Extinction has claimed nearly fifty per cent of Aotearoa New Zealand’s bird species over the past 650 years. The persistent myth has it that European settlement in the nineteenth century swept away a pristine past. And most obviously, because we know their names and can catalogue (literally) their infamy, that story includes the professional bird collectors as the cause of those extinctions.
It is mid-summer in Venice, and the pervasive cacophony of cicada song cuts through the heat and oppressive humidity. New Zealand’s presence at the 58th International Art Exhibition – La Biennale di Venezia is housed within the former headquarters of the Instituto di Scienze Marine, the Palazzina Canonica. Located on the Riva dei Sette Martiri, on the southern edge of the island, it is only a few hundred metres to the entrance of the Biennale’s Giardini, with its permanent national pavilions.
Te Āhua o te Hau ki te Papaioea
The ‘Operation 8’ anti-terror raids in October of 2007 were the culmination of a police investigation that led to the raiding of homes across New Zealand. The raids were conducted after an extended period of surveillance, which was enabled through use of the 2002 Terrorism Suppression Act. In 2013 the Independent Police Conduct Authority found that police had “unnecessarily frightened and intimidated” people during the raids.
What We Talk About With McCahon
Where to begin when writing or talking about Colin McCahon? I remember seeing one of his paintings for the first time, a North Otago landscape painted deep green with a sunless white sky on a piece of hardboard, hanging at the Forrester Gallery in Ōamaru while on a family trip when I was a young teenager. I felt like I recognised the landscape depicted from what I saw around me growing up, but I hadn’t seen it reduced to something so stark and primal before.
Raising a Glass
Bill Culbert died aged 84 on 28 March this year at his home in the Vaucluse region of Provence. Built from dilapidated farm buildings on a small hilltop at a deserted hamlet called Croagnes, it’s a home that he and his wife Pip began to establish in 1961. Then, the region was a sparsely populated economic backwater – the Culberts bought the hilltop buildings for just £100. In the valleys and on the surrounding slopes were a few small vineyards and farms. A 1962 painting, Gerard Going to Work, shows their neighbour, the farmer Felix Gerard, trudging off down the stony hillside wearing a wide- brimmed hat like the one worn by Vincent van Gogh at Arles.
Doctor Jazz Stomp and the Webb Lane Sound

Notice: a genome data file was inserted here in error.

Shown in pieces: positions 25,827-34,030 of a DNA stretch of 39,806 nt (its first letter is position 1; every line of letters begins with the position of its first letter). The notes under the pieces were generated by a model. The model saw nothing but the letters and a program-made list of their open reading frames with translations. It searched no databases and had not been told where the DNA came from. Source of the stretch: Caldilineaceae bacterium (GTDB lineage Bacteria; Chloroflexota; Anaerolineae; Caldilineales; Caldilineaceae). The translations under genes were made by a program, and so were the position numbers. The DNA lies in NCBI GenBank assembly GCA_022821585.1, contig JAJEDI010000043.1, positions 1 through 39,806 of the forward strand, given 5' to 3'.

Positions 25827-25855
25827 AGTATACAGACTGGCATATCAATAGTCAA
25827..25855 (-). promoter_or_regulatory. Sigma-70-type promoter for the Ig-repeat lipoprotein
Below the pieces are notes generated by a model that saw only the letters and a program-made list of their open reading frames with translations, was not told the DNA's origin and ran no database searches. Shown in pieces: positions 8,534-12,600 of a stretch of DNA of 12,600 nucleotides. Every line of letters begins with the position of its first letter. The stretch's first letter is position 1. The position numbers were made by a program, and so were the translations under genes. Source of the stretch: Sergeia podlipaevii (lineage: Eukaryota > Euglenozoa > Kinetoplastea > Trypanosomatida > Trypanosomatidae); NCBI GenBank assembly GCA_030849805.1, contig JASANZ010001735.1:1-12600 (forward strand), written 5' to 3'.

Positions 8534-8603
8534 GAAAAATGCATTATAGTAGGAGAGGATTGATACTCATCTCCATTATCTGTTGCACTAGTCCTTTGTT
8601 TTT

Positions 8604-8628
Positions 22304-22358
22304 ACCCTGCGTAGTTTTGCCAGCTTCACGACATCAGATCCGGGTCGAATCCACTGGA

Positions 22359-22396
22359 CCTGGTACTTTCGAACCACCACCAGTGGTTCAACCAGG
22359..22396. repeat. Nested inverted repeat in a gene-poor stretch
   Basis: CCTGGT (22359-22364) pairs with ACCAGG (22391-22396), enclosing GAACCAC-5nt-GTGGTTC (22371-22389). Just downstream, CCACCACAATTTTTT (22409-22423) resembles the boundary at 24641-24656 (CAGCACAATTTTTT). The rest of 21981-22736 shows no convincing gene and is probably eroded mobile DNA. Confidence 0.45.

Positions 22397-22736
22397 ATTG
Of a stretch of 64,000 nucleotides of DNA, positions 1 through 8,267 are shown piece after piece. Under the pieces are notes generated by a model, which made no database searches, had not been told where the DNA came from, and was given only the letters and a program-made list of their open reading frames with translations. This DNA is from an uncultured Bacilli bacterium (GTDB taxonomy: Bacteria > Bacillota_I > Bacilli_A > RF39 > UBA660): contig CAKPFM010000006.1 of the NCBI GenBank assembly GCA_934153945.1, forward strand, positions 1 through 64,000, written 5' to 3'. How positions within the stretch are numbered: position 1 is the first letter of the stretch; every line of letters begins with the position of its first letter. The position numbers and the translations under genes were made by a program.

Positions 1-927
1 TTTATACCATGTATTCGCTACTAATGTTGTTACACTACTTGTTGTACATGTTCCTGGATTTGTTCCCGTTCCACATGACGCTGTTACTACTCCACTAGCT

“Bill Hammond is long, lithe and tired, and was born several years ago. Is currently pursuing a Fine Arts course and trying hard to catch up. He is deeply interested in the aesthetic implications of sleep, sports the Rat-Chewed Look in coiffures for ’68, and dreams about blind mice in bikinis. He has never been known to sing outside the confines of his bedroom. Shows a marked but languid preference for the subtle textural nuances and dynamic shadings of washboard, cowbell, woodblocks, claves, cymbal, spoons, thimbles, tambourine, and the palms of the hands in percussive contact.”
Power and Possibility
Jonathan Jones, art critic for the Guardian newspaper, described it as “a spectacle that displays the power and mystery of our planet”. Made more than forty years ago, Walter De Maria’s 1977 sculpture The Lightning Field remains one of the world’s most ambitious manifestations of light-based art.
The Time Problem
Time is a problem in the contemporary world. There is simply not enough of it. Our to-do lists are too long; the time available to do what needs to be done is too short; the demands on our attention are increasingly brutal. Digital technologies track the minutiae of how we spend our days, but the sheer speed at which things seem to be happening makes it difficult to keep up.
Do You See?
With the death of Julie King late in 2018, art and art history in Aotearoa New Zealand lost one of its great champions and major scholars. Julie was born in Yorkshire and grew up and was educated in Alnwick, Northumberland; she moved to Christchurch in 1975 to take up a role lecturing in the newly formed art history department at the University of Canterbury. She retired three decades later, having pioneered the teaching of New Zealand art in Canterbury.
Artist William Wegman has been photographing his Weimaraners in endless humanoid situations for more than four decades. Starting with Man Ray in the 1970s, Fay Ray in the 1980s and her subsequent oﬀspring ever since, Wegman’s most popular artistic foil has been his pet dogs. For a number of reasons, this has occasionally meant his work has been thought of as naïve or sentimental – a trivial comic enterprise not too dissimilar to Anne Geddes’s notorious baby photos.